In a general sense, I plan to continue pursuing the same goals I set for myself when I started my freelance writing career 25 years ago. It’s my intention to write as many articles and features for the publishers I work for, including Thomas Publishing (New York) and Summit Publishing (Chicago). In addition, I will continue to create custom content for a host of clients in the enterprise software industry on a variety of cutting-edge subject matter.
Since I began this blog, I have published several books including my collection of poems, which was released last year to critical acclaim. Books that I published in previous years remain in print (or are available via electronic download). Those books include A Year in Asheville and Selling Professional Services: A Practical, Step-By-Step Guide.
Of course, I will to continue to publish the blogs I own. I plan to write compelling content for this blog, which is devoted to proving marketing managers with insights into developing online content for B2B enterprises, especially those in the enterprise software industry.
Thanks for taking this journey with me.
As B2B content marketing has moved to the fore, driven by changes to search engine algorithms that have been tweaked to make content quality the primary metric for search engine success, many of the old SEO tactics have taken a battering. It’s not uncommon to see the idea that content marketing and SEO are incompatible.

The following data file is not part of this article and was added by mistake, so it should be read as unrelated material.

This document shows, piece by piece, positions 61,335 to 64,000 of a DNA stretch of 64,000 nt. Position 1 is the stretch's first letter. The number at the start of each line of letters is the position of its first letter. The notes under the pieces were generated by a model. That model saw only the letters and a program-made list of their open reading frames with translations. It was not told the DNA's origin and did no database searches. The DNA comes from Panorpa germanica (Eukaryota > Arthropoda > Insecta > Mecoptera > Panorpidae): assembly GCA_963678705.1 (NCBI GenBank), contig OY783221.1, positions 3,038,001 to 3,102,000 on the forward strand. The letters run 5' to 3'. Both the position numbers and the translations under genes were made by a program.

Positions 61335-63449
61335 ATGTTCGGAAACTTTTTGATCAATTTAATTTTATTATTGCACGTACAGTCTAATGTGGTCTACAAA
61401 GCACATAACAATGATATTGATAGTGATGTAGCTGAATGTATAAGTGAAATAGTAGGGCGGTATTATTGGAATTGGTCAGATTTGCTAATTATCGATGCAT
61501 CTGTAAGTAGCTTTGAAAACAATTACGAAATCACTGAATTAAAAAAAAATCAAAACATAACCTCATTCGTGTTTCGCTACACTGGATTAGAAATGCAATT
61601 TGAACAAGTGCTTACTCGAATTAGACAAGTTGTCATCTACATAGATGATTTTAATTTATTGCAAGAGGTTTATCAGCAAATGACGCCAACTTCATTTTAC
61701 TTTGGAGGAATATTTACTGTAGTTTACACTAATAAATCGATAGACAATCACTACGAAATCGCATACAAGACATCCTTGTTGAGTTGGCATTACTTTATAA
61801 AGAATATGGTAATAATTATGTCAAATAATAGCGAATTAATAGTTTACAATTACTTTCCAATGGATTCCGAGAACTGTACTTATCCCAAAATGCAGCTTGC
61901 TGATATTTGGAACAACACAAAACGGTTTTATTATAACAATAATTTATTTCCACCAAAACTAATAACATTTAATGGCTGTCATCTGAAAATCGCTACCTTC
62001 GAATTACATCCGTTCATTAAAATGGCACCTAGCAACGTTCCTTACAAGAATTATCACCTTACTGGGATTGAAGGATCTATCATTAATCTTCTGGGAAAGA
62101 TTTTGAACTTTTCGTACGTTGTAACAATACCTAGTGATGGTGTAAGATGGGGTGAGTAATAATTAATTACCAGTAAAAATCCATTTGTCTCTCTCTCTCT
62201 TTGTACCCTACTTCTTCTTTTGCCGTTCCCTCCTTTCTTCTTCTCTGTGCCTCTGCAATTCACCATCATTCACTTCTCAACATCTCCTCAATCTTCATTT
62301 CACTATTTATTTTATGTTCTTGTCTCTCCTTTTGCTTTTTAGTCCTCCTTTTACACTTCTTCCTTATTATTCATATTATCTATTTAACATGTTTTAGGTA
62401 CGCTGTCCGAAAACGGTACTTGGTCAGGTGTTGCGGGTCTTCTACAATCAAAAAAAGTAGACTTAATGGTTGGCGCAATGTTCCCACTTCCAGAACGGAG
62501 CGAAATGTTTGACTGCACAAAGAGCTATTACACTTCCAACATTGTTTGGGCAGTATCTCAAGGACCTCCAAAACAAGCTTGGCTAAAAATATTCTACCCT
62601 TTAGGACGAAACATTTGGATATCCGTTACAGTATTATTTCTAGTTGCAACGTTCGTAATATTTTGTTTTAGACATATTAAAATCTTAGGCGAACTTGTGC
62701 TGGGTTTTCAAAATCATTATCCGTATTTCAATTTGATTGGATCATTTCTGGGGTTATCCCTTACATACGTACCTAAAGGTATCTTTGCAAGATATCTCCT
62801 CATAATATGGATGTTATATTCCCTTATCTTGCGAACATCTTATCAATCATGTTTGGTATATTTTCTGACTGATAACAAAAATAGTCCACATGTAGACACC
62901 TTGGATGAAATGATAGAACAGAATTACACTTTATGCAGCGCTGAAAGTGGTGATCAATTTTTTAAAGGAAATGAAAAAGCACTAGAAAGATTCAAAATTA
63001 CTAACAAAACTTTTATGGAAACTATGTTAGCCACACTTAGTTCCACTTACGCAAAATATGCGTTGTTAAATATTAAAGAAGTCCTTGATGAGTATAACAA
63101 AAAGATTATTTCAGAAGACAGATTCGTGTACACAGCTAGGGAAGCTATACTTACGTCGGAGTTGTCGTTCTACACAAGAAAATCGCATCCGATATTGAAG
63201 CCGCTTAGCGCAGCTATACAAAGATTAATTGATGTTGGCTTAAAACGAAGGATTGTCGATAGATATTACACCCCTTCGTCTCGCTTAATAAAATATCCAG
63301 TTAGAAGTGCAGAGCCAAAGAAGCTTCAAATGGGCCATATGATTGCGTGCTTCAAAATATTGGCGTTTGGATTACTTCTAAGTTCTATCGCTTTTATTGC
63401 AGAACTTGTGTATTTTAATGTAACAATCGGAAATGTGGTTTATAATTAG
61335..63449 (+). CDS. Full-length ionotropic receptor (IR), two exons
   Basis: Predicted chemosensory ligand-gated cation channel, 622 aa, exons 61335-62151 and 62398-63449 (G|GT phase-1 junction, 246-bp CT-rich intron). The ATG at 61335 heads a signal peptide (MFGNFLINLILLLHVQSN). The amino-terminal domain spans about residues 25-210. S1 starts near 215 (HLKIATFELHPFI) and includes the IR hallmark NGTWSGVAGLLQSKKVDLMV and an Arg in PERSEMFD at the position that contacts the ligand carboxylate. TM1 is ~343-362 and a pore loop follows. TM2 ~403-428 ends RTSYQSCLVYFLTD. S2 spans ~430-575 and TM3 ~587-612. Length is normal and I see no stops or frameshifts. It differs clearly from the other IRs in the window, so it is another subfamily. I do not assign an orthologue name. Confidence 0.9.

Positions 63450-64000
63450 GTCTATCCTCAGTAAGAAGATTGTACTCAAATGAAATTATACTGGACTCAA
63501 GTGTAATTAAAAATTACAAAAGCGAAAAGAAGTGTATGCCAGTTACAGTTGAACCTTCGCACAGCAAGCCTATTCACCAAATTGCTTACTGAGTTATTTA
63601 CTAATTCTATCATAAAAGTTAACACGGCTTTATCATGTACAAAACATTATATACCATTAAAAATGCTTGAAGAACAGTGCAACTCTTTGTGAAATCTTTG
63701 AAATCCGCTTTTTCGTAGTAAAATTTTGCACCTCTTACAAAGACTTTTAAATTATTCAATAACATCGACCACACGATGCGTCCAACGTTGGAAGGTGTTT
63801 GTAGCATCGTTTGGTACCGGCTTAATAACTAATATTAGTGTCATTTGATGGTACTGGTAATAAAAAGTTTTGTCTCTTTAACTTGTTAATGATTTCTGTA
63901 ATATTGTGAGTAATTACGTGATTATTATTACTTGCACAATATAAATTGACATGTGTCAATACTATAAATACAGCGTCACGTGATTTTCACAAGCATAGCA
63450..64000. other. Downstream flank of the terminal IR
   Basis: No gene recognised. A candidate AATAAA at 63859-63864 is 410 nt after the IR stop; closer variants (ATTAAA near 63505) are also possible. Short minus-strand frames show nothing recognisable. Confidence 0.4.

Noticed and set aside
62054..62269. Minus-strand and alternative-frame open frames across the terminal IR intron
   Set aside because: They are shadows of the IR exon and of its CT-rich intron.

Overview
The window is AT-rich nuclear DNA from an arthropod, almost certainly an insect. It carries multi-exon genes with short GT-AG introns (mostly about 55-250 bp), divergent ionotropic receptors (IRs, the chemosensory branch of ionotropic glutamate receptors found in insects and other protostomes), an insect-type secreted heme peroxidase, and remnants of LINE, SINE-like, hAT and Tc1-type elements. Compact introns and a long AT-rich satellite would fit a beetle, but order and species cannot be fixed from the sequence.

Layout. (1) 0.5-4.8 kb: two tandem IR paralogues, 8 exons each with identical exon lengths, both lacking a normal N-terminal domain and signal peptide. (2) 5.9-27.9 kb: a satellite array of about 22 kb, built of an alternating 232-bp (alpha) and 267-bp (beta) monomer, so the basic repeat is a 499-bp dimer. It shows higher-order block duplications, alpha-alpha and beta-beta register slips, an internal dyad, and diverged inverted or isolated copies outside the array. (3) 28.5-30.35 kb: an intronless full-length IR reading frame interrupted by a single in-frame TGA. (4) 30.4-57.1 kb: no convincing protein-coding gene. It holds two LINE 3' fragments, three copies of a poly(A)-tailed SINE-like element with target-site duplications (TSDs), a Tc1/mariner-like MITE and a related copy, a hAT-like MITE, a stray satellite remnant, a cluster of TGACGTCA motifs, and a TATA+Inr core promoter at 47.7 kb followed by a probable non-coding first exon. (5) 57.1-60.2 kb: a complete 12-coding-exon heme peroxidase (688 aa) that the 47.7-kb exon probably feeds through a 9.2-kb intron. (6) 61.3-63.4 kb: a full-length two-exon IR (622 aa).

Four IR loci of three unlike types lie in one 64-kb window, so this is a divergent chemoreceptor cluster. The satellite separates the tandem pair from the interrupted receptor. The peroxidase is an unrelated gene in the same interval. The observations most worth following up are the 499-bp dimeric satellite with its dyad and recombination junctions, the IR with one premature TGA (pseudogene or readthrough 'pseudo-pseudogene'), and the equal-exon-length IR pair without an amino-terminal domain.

Much of this is rooted in the excesses of early SEO, particularly as it related to the use of keywords, often stuffed into content in an attempt to drive up search engine ranks. While that practice is rapidly disappearing, it would a mistake to think that keywords have outlived their usefulness, a point made nicely by Amanda Clark in a recent post on the Business2Community website. Her point: not only do keywords continue to have SEO value; they can make content richer when used properly. She makes four points about how keywords can help content development:
Not all keyword use is helpful, of course; jamming them into text can make it clumsy and less readable. But keyword research, especially, can be useful in identifying the topics your audience is are searching. A useful tool in this is Google’s Keyword Planner.
Another ongoing consideration is the use of best practices, the set of rules that define how Google reads and indexes content. How you structure content on and off page should be done following these best practices. Google provides a useful document that should be required reading for anyone embarking down the path of SEO and digital content management.
For the time being, keywords continue to be a tool that can be an effective part of online strategy— something to remember as the drumbeat for B2B content marketing continues loudly.
I don’t know about you, but I often find the holiday-themed content from organizations a bit less than festive. Mixing Santa with commercially driven content often falls into the realm of cliché, yet it almost seems mandatory for many companies as the New Year approaches.
Yet each year there’s always a surprise. For me, this year’s happy holiday content was E2open’s S&OP Made Easy infographic that takes an important and complex subject and makes it understandable for those who don’t live in that world everyday.
Let me admit I’m biased toward well-done infographics. In an increasingly visual business world, they are an excellent tool to simply and powerfully address issues or subjects that can get complex quickly in text. This infographic accomplishes this feat by providing an excellent tutorial:
The infographic uses the seasonal example of selling hot chocolate with some nifty graphics that are reminiscent of Charles Schultz’s Peanuts. And just like that strip’s famous holiday show, this is holiday content that promises to keep on giving after you open it up—the definition of a good present.
Check it out!